Today I want to demonstrate a bad hair transplant in young patient from another Doctor. The patient came to me requesting more density and this is what I saw. The patient is now in his mid 40’s and had his first hair transplant in his late 20’s by a local Southern California physician. The physician who performed this patient’s hair transplant placed his hairline extremely low, and did not take into account the fact that the patient would experience much more hair loss over time. This is a cardinal rule in Hair Transplant planning, that we as physicians must treat the patient not just for the way they look when they present to us initially, but for the amount of hair loss to the extent that we can predict over time. This is even more important in young patients who can be expected to experience a significant amount of additional hair loss over time.

In addition, the hairline that the physician created is not irregular enough and from a distance looks too much like a straight line. It is always important to create significant irregularity in the hairline in order that it does not look like a straight line from a distance as this is a dead give away for a hair transplant. Hair does not naturally grow in straight lines.

Finally, as if the above was not enough, if you look closely as the photos, you can see that many of the grafts appear as if they are growing out of a small crater in the skin. They are not flush with the skin, as they should be. This is because the grafts were placed too deeply. When this happen a phenomenon called “pitting” occurs and the grafts appear as if they are growing out of a hole in the scalp. When they are placed too high it can also cause small bumps which is called “cobble stoning”.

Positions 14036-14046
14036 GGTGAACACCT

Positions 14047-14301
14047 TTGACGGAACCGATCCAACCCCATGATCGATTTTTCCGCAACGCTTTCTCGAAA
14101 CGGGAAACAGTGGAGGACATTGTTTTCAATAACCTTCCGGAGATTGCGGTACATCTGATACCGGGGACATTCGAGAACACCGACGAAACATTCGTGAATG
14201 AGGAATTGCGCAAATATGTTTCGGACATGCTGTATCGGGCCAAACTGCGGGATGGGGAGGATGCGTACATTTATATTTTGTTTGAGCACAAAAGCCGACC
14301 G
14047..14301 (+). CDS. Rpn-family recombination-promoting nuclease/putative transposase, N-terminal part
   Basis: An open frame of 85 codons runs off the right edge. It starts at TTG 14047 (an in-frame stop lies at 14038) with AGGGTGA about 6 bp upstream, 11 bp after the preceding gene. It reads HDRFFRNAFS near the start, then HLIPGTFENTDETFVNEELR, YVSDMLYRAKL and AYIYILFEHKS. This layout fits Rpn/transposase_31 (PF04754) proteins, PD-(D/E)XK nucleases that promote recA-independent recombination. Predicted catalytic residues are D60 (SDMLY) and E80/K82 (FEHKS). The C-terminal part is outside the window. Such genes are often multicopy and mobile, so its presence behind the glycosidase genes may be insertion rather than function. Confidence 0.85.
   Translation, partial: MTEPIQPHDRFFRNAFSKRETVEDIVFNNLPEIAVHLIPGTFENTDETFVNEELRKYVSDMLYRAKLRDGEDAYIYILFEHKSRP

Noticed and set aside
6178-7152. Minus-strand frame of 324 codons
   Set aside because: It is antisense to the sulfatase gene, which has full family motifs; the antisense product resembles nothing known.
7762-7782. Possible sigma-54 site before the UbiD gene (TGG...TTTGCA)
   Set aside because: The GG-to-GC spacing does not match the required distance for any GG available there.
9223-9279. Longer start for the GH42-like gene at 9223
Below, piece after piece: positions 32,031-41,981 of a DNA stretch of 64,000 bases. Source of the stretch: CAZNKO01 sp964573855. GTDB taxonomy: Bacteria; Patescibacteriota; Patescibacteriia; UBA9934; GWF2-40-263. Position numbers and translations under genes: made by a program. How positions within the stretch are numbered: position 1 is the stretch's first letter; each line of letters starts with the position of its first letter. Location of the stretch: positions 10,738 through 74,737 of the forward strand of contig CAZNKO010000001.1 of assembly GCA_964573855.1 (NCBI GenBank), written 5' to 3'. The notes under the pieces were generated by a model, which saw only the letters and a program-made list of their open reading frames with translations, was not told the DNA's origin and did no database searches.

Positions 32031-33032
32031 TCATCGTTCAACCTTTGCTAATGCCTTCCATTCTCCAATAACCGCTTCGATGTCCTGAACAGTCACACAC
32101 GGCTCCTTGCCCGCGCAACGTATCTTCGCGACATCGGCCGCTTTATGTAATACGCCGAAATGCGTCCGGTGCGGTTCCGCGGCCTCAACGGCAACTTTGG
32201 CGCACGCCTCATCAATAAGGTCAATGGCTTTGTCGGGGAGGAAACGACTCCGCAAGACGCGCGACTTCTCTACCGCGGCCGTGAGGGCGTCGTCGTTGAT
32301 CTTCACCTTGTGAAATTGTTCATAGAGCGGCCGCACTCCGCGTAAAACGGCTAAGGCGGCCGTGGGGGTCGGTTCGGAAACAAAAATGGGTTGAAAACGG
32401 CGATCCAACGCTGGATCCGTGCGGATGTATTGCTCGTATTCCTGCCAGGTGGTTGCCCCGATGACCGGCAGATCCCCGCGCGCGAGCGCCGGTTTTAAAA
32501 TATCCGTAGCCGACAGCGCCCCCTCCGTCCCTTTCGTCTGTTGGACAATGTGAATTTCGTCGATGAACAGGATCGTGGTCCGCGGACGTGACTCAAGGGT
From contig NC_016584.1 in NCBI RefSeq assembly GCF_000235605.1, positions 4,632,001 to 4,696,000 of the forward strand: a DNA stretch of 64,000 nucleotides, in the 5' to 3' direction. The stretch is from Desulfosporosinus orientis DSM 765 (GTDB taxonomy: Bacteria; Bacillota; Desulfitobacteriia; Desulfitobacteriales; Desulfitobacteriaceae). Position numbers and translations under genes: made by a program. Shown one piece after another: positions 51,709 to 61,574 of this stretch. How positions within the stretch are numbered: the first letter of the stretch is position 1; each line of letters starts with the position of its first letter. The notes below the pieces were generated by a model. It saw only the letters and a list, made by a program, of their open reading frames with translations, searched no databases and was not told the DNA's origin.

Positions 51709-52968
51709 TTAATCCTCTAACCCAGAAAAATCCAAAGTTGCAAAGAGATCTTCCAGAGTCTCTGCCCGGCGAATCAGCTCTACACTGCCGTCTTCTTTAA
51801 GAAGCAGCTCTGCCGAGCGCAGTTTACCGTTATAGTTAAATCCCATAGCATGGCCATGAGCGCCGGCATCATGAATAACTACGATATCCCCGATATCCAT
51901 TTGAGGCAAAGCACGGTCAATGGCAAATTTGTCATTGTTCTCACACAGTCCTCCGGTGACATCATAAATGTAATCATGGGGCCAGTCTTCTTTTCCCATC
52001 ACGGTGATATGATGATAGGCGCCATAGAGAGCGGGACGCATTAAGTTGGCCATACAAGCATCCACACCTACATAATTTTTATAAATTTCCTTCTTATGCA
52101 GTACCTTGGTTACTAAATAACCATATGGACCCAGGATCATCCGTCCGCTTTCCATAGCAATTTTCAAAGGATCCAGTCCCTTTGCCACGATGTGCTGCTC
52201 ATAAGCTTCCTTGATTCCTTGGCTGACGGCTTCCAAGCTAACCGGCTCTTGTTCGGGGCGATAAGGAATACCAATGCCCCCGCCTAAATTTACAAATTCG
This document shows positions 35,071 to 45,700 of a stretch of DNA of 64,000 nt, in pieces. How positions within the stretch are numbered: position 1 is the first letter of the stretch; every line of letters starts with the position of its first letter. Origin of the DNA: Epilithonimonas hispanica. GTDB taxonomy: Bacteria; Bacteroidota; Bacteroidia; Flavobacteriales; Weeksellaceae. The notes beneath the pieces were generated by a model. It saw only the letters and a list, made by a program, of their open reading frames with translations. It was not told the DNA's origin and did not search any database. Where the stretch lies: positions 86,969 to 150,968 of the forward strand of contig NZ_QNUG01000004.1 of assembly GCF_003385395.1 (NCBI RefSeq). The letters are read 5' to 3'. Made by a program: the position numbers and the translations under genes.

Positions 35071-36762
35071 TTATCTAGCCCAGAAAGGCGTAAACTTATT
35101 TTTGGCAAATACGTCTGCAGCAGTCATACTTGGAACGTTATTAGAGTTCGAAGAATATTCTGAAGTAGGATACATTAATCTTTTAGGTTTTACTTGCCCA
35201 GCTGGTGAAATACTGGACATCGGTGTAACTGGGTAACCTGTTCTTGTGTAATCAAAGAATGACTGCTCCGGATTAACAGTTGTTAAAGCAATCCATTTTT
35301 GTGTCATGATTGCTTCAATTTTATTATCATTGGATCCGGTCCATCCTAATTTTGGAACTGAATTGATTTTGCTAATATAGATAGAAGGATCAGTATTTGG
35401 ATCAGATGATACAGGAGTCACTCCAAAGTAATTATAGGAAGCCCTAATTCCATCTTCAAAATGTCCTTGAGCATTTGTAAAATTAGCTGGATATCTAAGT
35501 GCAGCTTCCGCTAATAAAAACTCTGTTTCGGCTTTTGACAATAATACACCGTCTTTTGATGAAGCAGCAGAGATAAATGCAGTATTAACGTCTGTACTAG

Unfortunately once the wrong has been done there are not many great options to correct it. In this case the patient’s options are to have the low hairline grafts removed via FUE and recycled further back (this would leave tiny white spots where each graft is removed). Another option would be to have a plastic surgeon raise the entire hairline but undermining and cutting out a large piece of skin posteriorly. This would require extensive scalp surgery. The last option would be the soften the hairline with single hair grafts and place additional grafts in the frontal and mid scalp, ignoring the crown as this patient will never have enough donor hair to fill the entire area of balding if we transplant up to this low lying hairline.

The bottom line here is that it is of the utmost importance that when seeking a hair transplant procedure you throughly investigate your physician in order to ensure that you are going to a competent Doctor. Years in practice do not always translate to good technique, as many physicians continue to make the same mistakes over time and never change their techniques. Beware of the “lowest price” or “over promising” physicians. Find a competent, kind, and compassionate physician, who is an artist, and loves their work.  Spend the time, and do the research, and hopefully things will turn out right.

All the best,

Marc Dauer, M.D.

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